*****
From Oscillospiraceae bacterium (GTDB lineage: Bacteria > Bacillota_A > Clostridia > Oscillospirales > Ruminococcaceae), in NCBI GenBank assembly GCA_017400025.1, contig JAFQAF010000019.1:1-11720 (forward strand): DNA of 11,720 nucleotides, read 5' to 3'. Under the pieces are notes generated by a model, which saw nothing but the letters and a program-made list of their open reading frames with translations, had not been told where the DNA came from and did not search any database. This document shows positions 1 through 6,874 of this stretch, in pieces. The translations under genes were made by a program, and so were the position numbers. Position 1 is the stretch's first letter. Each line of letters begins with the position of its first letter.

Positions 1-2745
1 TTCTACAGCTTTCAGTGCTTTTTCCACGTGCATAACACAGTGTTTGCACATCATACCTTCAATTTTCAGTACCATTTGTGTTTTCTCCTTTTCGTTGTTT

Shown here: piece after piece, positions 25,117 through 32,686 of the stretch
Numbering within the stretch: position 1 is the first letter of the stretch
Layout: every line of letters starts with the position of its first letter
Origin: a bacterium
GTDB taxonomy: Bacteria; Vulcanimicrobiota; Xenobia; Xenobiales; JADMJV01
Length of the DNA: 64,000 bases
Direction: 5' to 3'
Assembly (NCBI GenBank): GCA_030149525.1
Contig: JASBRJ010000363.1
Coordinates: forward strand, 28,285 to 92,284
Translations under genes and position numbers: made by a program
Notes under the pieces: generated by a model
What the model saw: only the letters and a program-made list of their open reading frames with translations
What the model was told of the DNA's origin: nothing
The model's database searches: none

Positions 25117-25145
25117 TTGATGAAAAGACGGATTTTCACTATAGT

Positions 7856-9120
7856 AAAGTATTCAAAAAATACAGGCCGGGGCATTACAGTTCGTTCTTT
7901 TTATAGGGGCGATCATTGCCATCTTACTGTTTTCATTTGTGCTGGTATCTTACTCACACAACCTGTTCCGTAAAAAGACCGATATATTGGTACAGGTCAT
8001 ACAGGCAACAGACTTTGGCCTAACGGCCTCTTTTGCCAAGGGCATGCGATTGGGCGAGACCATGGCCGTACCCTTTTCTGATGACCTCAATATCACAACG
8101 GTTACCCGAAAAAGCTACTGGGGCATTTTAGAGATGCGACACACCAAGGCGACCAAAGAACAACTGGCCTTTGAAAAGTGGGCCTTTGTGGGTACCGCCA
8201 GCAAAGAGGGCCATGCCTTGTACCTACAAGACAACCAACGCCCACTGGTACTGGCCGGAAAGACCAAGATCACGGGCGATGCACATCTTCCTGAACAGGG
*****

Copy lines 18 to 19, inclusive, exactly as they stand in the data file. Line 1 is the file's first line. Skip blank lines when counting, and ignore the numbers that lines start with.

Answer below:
The model's database searches: none

Positions 25117-25145